Collin Payne, Brian Houle, Chido Chinogurei, Carlos Riumallo Herl, Chodziwadziwa Whiteson Kabudula, Lindsay C Kobayashi, Joshua A Salomon, and Jennifer Manne-Goehler. 9/28/2022. “Differences in healthy longevity by HIV status and viral load among older South African adults: an observational cohort modelling study.” The Lancet HIV, 9, 10, Pp. e709 - e716. Publisher's Version
The population of people living with HIV in South Africa is rapidly ageing due to increased survivorship attributable to antiretroviral therapy (ART). We sought to understand how the combined effects of HIV and ART have led to differences in healthy longevity by HIV status and viral suppression in this context.
In this observational cohort modelling study we use longitudinal data from the 2015 baseline interview (from Nov 13, 2014, to Nov 30, 2015) and the 2018 longitudinal follow-up interview (from Oct 12, 2018, to Nov 7, 2019) of the population-based study Health and Ageing in Africa: a Longitudinal Study of an INDEPTH Community in South Africa (HAALSI) to estimate life expectancy and disability-free life expectancy (DFLE) of adults aged 40 years and older in rural South Africa. Respondents who consented to HIV testing, responded to survey questions on disability, and who were either interviewed in both surveys or who died between survey waves were included in the analysis. We estimate life expectancy and DFLE by HIV status and viral suppression (defined as <200 copies per mL) using Markov-based microsimulation.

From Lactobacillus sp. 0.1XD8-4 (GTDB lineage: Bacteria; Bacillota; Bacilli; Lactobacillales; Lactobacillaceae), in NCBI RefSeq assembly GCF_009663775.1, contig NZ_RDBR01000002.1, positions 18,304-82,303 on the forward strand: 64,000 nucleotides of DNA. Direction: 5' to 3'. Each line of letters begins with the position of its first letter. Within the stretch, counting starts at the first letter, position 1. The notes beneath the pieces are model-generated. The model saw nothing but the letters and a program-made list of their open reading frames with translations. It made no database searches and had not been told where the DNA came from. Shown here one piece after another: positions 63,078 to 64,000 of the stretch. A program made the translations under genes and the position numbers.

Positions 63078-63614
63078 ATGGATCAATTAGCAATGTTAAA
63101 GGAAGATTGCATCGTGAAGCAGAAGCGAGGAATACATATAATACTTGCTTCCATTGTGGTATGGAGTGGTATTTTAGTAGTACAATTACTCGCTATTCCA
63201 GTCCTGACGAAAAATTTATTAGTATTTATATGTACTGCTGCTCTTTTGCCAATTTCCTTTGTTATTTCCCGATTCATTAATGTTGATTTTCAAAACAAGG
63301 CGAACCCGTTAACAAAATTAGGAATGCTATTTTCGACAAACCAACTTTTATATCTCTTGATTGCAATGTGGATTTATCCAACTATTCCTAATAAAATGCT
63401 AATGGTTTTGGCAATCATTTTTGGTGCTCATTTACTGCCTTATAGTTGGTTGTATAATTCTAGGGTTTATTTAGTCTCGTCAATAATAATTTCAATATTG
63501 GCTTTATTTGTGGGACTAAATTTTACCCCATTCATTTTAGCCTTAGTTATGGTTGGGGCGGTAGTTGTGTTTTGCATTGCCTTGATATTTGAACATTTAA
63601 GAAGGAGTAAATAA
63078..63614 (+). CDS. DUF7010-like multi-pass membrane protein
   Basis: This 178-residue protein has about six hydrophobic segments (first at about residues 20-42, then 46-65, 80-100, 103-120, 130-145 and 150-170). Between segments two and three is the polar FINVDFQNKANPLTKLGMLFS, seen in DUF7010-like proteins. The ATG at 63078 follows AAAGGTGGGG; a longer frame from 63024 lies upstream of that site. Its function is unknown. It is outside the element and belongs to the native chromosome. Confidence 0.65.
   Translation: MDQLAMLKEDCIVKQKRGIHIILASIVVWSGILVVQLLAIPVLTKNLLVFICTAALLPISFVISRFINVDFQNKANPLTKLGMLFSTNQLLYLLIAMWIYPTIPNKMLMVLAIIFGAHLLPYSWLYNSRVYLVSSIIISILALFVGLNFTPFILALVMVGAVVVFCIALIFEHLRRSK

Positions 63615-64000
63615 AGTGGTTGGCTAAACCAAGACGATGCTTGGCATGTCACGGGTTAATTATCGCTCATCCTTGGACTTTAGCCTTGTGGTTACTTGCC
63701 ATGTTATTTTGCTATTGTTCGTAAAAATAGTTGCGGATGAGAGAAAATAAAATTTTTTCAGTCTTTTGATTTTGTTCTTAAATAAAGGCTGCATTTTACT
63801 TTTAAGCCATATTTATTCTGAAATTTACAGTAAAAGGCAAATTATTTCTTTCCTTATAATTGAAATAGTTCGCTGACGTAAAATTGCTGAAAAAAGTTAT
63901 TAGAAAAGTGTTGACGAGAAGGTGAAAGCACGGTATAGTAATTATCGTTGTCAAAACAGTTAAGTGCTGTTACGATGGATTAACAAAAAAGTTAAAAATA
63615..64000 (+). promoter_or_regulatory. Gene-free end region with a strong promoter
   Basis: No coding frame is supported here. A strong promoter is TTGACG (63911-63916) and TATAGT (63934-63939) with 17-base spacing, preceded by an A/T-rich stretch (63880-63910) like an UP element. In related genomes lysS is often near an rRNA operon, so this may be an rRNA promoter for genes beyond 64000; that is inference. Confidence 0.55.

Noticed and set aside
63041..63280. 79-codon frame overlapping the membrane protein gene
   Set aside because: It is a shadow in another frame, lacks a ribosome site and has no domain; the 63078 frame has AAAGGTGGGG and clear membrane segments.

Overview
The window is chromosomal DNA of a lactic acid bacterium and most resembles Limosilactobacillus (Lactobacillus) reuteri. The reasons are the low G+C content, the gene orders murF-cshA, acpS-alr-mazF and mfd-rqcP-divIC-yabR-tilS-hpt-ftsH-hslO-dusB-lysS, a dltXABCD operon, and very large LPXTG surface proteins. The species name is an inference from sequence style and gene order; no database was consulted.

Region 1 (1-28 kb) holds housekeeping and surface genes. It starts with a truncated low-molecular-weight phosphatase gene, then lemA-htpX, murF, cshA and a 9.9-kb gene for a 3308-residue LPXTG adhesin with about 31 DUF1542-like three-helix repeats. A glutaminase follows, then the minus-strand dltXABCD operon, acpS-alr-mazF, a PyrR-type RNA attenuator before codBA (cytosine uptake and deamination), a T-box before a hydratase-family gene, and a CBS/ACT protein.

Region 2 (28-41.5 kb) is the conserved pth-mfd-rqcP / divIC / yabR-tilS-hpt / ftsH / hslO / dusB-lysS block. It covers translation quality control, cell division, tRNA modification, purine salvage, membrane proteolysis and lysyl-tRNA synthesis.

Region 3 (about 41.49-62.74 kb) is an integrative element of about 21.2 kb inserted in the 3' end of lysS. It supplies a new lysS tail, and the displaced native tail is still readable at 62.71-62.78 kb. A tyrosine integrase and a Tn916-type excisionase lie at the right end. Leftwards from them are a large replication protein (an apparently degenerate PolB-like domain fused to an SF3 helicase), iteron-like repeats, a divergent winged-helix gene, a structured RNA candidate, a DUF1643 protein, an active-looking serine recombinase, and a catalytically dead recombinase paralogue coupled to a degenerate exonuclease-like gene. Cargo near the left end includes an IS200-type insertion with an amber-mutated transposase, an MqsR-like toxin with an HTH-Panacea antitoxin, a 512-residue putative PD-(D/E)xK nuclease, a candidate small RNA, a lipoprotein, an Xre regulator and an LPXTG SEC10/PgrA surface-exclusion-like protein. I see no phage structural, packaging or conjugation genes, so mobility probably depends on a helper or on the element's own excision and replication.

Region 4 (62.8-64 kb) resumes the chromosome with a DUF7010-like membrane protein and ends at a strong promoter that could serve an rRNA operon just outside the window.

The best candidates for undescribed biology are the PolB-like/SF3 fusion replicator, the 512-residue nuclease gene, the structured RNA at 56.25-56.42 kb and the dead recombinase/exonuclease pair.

Among the 4322 eligible participants from the HAALSI study, we find a clear gradient in remaining life expectancy and DFLE based on HIV serostatus and viral suppression. At age 45 years, the life expectancy of a woman without HIV was 33·2 years (95% CI 32·0–35·0), compared with 31·6 years (29·2–34·1) a woman with virally suppressed HIV, and 26·4 years (23·1–29·1) for a woman with unsuppressed HIV; life expectancy for a 45 year old man without HIV was 27·2 years (25·8–29·1), compared with 24·1 years (20·9–27·2) for a man with virally suppressed HIV, and 17·4 years (15·0–20·3) for a man with unsuppressed HIV. Men and women with viral suppression could expect to live nearly as many years of DFLE as HIV-uninfected individuals at ages 45 years and 65 years.
These results highlight the tremendous benefits of ART for population health in high-HIV-prevalence contexts and reinforce the need for continued work in making ART treatment accessible to ageing populations.